Students Write the Darndest Things–Hamlet and Animal Farm

I am astounded that my 9th graders are understanding and enjoying Hamlet
Typically, it is a play that Juniors or Seniors read, and because of that, I was nervous to teach it to 9th graders, but they are understanding the concepts very well.
We analyzed a lot of Hamlet’s monologues, and my students had to write summaries of them. This is one of my student’s summaries of “To Be or Not To Be”:
“He is weighing the ideas of whether to die or to live. The argument is whether you suffer through life’s tragedies or you end it. The consequences of ending it are unknown. So do you live, knowing the pain, or do you choose to die, hoping that afterward will somehow be better? But also, if you die and nothing happens, could you be missing out? The bottom line is should you die, not knowing the outcomes, or live knowing you’ll suffer?”
I also had my students write journals for the different characters in Hamlet. Here are some entries for Hamlet:
“My depression has only deepened. The world no longer seems fit for living.”
“Seriously though, if I were a lion I would eat insects because I would be too depressed to chase deer”
“Well, that spiraled out of control rather quickly”
“I was upset when Claudius got up and left. I felt it was a trap that he walked right into! He’s such a fool! Obvious he committed such a crime!” 
“O worried that if I killed him, he would go to heaven. Let’s be honest though, nobody wants that.”
Here is an entry to Gertrude:
“My poor sweet Hamlet! What is wrong with my one and only son? He’s mad I tell you, mad!”
And here are a few for Polonius:
“I’m a parent, you can’t blame me for worrying. So I decided to send my humble friend Reynaldo to check up on him. I certainly could not go myself, he’d notice me and you know how kids are.”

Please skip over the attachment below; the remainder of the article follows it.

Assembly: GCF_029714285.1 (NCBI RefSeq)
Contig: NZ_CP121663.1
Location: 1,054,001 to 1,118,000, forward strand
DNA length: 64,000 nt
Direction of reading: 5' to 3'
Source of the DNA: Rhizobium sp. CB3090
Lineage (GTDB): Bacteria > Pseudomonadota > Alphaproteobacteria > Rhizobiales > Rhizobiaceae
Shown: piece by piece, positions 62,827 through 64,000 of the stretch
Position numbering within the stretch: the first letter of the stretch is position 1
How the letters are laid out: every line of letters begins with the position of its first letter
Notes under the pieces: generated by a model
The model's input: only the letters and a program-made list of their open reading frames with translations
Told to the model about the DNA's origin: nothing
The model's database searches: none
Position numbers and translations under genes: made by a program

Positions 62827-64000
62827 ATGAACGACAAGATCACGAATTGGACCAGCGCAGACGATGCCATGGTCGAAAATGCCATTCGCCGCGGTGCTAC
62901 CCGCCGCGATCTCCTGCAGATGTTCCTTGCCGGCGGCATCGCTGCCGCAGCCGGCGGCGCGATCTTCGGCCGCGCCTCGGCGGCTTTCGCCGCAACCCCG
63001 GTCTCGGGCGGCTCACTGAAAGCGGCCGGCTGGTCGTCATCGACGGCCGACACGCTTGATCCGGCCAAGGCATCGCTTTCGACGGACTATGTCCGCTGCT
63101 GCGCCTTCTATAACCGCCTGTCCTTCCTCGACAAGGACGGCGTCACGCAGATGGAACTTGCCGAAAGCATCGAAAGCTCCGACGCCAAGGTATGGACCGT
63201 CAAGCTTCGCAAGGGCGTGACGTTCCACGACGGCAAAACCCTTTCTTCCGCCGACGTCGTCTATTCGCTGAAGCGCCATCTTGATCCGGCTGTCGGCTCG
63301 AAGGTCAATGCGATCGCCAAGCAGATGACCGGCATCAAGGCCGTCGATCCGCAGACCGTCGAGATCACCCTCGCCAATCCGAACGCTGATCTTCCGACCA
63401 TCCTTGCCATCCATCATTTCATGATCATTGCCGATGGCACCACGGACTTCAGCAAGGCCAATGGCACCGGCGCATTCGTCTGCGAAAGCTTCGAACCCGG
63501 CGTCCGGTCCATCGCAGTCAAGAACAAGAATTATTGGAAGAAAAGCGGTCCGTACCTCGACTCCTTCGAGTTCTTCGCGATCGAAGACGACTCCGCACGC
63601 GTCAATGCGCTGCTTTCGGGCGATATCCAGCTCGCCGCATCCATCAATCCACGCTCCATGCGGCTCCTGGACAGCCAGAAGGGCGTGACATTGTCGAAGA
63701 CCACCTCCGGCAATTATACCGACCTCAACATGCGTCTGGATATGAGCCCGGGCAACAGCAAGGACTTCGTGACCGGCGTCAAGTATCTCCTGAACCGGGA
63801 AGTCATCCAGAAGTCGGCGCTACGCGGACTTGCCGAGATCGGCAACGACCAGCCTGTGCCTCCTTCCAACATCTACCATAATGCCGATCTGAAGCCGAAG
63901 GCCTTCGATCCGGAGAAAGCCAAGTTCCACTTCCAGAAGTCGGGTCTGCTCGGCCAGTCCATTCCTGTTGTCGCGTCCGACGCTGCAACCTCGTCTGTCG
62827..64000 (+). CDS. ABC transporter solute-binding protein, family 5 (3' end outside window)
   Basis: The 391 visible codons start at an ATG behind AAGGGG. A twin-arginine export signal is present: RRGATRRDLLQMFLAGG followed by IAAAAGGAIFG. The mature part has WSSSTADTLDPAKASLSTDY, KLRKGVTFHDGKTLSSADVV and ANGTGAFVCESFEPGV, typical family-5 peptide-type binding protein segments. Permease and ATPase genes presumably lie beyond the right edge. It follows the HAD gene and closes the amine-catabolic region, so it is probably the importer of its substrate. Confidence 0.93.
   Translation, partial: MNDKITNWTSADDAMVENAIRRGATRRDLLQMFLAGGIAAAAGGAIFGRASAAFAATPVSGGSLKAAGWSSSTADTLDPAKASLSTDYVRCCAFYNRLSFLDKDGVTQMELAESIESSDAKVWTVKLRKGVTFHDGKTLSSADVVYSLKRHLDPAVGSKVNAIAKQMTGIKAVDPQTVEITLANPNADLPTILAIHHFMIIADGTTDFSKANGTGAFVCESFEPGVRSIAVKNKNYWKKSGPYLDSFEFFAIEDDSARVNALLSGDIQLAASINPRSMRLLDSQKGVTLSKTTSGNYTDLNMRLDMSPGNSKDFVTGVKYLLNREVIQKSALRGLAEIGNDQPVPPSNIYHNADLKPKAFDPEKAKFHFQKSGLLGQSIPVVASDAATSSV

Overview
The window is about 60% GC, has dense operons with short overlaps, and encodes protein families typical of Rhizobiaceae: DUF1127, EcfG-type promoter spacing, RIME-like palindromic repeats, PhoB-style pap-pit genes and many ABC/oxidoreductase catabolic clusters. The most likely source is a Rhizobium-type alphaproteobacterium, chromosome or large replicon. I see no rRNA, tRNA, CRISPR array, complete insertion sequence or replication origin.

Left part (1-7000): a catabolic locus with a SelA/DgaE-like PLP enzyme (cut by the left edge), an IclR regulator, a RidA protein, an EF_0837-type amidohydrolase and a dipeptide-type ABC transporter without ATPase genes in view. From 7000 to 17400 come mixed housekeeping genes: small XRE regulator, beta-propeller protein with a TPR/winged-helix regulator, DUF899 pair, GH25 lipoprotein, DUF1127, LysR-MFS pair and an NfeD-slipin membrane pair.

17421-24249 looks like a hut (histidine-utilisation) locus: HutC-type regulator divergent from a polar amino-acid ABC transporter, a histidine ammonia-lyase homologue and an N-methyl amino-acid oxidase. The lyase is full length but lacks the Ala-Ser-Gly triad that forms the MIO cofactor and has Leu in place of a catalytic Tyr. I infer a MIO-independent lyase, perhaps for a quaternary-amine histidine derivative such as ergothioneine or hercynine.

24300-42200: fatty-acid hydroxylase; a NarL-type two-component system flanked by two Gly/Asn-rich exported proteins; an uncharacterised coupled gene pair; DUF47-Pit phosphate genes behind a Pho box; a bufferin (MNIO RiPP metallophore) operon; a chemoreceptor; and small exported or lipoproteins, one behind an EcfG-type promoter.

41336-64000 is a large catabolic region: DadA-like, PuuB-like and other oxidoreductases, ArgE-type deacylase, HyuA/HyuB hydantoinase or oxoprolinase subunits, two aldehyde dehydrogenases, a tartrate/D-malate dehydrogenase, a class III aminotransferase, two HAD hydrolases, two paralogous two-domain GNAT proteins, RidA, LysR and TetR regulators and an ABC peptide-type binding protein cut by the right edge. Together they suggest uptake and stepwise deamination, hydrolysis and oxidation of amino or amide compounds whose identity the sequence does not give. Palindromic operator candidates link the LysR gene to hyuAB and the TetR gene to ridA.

“I have also noticed a change in behavior of the Prince. Hamlet and I have never really got along. I do not like him dating my daughter. Also, he’s acting all crazy. I think he’s love crazy.”
My 7th graders just finished Animal Farm. They really understood the allegory how I taught it. I made sure to check to see if they could connect the dots often each week, and was so astounded that they understood the deeper layer of the story. Now, since Animal Farm doesn’t have chapter titles, I had my students create titles for each chapter, then, as a class, we voted on the ones we liked the best.

Chapter 1–Beasts of England
Chapter 2–The Pigs Strike Back
Chapter 3–All’s Well That Ends Well
Chapter 4–Snowball Fight
Chapter 5–Who Let the Dogs Out?
Chapter 6–Sheetless Beds
Chapter 7–Bloody Piggy
Chapter 8–Human Makes a Boom-Boom
Chapter 9–The Only Good Man is a Dead One and the Only Good Horse is a Live One
Chapter 10–Happily Never After

Tayler is a work at home mom. She does free lance articles and dabbles in graphic design and virtual assisting for bloggers. She spent 3 years as a history and English teacher. Her passions are her husband, two children, history, reading, nature, and her Savior, Jesus Christ.

  • I've never actually read Animal Farm! But of course I know the gist of the story–I probably ought to get around to reading it one of these days since it's long been a part of most educations!

    • Honestly, when I read it in 9th grade, I hated the book! I still don't like it, at all, but I did enjoy teaching it.

  • Your students are so funny! I love reading these posts!